While an electrical outlet may seem like a basic device, it’s best installed by a licensed electrician. An electrician can ensure your outlet is installed according to code, walk you through any additional requirements of your project, and pull any needed permits from your local authority.
It’s usually a simple job to replace an existing outlet with an equivalent. But if you’re adding a new circuit to your electrical panel or installing a single outlet for a specific use, you should consider the wiring and specific code requirements involved, such as GFCI protection, dedicated circuits, amperage requirements, and the distance between outlets.
Additionally, the installation of a new outlet is the perfect time to consider using a receptacle with special features, such as swiveling outlets, tamper-resistance, USB charging ports, or a weather-proof cover. Your electrician can present different options and help you choose the best solution for your project.
PLAN AND DETAILS
The cost to install a replacement outlet typically ranges from $65-$125. Making a change to your home’s wiring, such as adding a new circuit or moving an outlet to a new location, could cost $200 or more.
It can take less than 30 minutes to replace an existing electrical outlet. Wiring an outlet in a new location or installing a new circuit could take several hours to complete, while a complete upgrade can take several hours or a couple of days.
Unless you already have experience in the electrical field, you should always hire a licensed electrician to complete any electrical work in your home, including outlet installation. A qualified electrician will ensure your outlet operates safety, meets local electrical codes and is connected to a circuit breaker with enough capacity to handle the load. Most major appliances, like a dryer or stove, require a dedicated outlet. And many local ordinances also require your home to have at least one GFCI outlet located in a moisture prone area, like a kitchen or a bath. An electrician can also help determine if there is other work that needs to be done before installing your outlet, like updating wiring or installing a new circuit.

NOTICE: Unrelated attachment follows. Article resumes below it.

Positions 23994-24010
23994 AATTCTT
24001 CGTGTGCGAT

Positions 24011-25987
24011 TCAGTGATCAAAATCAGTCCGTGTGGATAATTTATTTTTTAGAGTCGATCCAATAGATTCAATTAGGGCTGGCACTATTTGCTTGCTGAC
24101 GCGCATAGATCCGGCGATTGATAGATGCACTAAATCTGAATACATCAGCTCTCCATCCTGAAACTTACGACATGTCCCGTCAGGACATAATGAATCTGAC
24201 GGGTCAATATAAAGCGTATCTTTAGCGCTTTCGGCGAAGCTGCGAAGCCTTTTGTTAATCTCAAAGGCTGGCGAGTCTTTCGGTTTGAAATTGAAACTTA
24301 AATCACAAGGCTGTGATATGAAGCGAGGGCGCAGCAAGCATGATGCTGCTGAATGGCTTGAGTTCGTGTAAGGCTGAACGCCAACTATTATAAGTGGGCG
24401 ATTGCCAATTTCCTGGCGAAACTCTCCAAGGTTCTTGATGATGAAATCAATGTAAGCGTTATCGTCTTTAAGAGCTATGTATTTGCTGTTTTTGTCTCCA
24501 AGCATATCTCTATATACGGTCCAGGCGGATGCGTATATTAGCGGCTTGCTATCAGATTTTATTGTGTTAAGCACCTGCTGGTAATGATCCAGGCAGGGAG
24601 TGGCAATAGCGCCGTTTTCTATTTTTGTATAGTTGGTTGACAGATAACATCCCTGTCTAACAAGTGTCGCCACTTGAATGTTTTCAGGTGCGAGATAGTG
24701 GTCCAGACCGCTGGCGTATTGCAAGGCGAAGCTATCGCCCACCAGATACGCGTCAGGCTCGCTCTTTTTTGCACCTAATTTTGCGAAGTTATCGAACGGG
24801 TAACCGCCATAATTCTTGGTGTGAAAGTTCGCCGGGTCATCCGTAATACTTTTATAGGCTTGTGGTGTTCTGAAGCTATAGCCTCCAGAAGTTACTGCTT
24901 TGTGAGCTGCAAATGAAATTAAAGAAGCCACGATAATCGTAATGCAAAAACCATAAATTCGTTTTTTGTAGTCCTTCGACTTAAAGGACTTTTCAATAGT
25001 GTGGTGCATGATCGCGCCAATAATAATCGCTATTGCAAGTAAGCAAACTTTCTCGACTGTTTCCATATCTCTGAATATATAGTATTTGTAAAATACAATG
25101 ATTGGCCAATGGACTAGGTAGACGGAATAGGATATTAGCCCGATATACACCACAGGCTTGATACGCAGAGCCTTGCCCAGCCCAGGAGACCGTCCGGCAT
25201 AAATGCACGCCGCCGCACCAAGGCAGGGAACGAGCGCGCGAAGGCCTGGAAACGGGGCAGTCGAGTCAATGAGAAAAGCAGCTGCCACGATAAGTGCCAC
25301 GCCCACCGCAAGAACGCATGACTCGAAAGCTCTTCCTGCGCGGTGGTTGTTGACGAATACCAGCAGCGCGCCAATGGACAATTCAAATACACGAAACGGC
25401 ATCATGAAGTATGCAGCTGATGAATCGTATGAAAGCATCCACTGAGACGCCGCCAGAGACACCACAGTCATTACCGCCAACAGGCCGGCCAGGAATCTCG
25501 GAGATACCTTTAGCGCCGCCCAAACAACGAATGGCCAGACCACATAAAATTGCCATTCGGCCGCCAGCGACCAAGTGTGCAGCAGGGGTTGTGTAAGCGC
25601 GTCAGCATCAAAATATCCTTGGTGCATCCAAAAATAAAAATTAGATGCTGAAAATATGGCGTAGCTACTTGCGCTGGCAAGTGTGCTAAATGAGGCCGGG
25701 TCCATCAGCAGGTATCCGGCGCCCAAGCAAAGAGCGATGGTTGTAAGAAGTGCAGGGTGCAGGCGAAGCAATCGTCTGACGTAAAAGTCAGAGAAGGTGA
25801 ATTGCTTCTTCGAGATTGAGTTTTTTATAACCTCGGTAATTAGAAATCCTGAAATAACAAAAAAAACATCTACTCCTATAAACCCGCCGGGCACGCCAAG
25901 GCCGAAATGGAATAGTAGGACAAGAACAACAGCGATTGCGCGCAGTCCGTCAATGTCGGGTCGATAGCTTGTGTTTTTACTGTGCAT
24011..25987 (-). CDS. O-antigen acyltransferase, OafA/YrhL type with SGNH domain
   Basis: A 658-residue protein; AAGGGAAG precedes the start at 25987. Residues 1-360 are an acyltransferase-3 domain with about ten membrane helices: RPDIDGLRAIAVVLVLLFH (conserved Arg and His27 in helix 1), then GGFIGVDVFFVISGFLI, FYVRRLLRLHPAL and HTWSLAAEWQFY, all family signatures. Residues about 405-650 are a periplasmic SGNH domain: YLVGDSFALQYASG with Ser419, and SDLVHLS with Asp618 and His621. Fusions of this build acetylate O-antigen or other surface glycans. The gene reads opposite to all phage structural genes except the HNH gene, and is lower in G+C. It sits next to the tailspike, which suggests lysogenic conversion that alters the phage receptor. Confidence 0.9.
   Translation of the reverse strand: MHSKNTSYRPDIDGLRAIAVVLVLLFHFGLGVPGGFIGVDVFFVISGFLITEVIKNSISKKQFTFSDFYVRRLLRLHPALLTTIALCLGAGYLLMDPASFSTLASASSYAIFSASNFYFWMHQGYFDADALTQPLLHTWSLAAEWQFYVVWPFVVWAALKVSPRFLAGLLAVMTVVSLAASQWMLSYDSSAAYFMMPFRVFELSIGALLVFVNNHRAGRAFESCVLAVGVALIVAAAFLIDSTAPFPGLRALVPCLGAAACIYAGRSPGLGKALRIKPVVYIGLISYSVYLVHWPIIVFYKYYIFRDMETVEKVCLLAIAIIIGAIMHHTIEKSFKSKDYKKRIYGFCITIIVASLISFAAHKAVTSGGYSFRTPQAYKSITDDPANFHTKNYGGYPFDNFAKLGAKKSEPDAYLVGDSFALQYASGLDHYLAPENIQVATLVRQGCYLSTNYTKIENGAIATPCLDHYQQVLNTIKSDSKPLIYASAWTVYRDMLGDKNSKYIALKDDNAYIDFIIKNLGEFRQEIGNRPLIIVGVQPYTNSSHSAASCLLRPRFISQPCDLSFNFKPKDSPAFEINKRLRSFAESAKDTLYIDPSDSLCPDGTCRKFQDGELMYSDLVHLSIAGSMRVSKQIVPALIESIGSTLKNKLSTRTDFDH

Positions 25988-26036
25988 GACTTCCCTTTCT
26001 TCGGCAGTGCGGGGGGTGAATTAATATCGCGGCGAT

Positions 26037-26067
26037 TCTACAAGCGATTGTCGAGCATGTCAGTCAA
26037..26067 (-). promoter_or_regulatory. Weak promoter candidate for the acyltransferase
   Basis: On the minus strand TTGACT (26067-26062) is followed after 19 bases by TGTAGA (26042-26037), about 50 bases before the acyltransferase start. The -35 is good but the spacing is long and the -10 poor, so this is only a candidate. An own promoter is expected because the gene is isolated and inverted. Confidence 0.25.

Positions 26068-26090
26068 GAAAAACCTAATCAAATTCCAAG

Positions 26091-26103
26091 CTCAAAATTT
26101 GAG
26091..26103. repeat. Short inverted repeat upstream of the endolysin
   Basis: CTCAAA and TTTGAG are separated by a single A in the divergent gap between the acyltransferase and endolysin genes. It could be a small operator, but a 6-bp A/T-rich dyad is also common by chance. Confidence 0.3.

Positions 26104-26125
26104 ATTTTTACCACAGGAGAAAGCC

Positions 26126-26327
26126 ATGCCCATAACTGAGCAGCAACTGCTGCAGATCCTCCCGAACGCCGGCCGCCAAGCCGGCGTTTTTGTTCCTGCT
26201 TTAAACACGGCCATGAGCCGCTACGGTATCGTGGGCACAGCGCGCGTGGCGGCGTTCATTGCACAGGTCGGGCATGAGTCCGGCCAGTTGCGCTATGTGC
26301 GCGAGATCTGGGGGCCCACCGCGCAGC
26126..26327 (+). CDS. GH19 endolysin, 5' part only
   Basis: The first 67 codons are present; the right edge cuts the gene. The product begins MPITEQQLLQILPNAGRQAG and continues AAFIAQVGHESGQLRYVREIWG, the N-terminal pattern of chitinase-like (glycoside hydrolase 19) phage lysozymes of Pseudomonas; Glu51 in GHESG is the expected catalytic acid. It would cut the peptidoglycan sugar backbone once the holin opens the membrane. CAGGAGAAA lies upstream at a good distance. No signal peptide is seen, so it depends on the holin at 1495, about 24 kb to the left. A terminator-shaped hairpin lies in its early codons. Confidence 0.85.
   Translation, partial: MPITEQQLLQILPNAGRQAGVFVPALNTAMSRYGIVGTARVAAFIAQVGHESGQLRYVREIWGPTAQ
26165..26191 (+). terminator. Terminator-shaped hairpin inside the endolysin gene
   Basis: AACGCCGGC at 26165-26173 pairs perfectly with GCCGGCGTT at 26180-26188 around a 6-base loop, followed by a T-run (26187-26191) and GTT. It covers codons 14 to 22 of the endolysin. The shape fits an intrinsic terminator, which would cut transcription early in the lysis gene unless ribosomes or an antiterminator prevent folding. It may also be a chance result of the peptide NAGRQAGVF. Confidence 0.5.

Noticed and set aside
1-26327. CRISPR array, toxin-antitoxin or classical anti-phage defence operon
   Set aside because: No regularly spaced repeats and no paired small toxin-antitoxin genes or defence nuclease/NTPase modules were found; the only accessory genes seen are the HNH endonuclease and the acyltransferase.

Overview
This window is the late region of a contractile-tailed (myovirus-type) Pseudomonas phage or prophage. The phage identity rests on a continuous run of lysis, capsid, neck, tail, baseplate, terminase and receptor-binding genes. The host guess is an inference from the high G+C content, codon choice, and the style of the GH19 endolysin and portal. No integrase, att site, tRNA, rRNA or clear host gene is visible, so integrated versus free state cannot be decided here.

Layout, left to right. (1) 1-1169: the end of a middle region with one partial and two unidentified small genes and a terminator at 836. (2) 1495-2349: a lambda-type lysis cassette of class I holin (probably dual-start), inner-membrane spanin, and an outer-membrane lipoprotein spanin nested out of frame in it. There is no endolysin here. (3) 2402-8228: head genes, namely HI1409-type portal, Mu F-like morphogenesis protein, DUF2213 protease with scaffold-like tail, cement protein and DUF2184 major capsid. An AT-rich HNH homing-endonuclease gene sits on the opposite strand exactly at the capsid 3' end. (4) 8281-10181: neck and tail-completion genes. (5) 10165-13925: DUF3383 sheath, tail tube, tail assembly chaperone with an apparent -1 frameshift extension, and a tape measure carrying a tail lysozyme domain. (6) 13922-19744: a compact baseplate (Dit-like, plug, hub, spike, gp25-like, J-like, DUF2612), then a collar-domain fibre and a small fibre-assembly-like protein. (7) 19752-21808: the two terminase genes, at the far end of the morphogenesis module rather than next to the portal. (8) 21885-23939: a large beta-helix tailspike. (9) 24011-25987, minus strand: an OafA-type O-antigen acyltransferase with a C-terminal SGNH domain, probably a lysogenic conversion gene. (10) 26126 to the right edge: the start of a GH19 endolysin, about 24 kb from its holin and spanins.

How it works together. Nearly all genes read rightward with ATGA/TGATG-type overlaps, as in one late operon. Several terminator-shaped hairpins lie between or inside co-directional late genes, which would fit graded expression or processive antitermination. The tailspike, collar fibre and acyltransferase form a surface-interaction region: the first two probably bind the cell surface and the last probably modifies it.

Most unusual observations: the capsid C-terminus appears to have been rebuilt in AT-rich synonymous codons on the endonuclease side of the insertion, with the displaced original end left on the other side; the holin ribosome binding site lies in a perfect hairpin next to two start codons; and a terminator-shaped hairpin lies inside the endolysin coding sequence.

Electrical outlets, or receptacles, are graded into three types according to certain standards of manufacturing and performance. Outlets suitable for use in most residential or even commercial applications usually fall under the general use grade. You may find a wide range of features, quality, and price within this grade. General use grade outlets may be further defined by other terms, such as commercial, construction or industrial. It’s best to avoid the lowest-priced outlets as they may not be as reliable or durable as those built to a higher standard.
Your electrician can help you determine how many outlets to install for your project. They will base their recommendation on the nature of the job, your local electrical codes, and the condition and capacity of the electrical system in your home. If you’re wiring a new room addition, you may need to install eight or ten outlets on a new circuit, along with switches and light fixtures. However, if you’re simply creating a new laundry area or home office, you may just need one or two new receptacles added to an existing circuit.
To provide protection from problems associated with damp or wet conditions, the National Electric Code requires GFCI outlets for outdoor use. Outlets designed specifically for outdoor use are also constructed with weather resistant cases for additional protection and durability.
GFCI refers to ground fault circuit interruption. The feature is designed for outlets and circuits that are used in wet or damp conditions. It stops the flow of electricity (trip) if a discrepancy in current is detected, which may indicate electricity is not flowing safely where it should.
Because the presence of water can increase the risk of electrical shock, the National Electric Code requires GFCI protection in areas subject to moisture, such as kitchens, bathrooms, wet bars, laundry and utility rooms, basements, garages, outbuildings, and outdoor applications.
GFCI outlets are equipped with “Test” and “Reset” buttons on their face. The test button lets you to test the function of the outlet. Pressing the button will stop the flow of power to the outlet. The reset button will restore the flow of electricity to the outlet after a test or if it has been tripped. If your GFCI continually trips after resetting, it may be an indicator of a more serious issue and the outlet should be inspected by an electrician.
A rotating electrical outlet allows you to easily use oversized plugs, which can obstruct the second outlet on a duplex receptacle. A cord can be plugged in as normal, then rotated to allow another device to be plugged in without obstruction. These types of outlets are installed like a standard receptacle.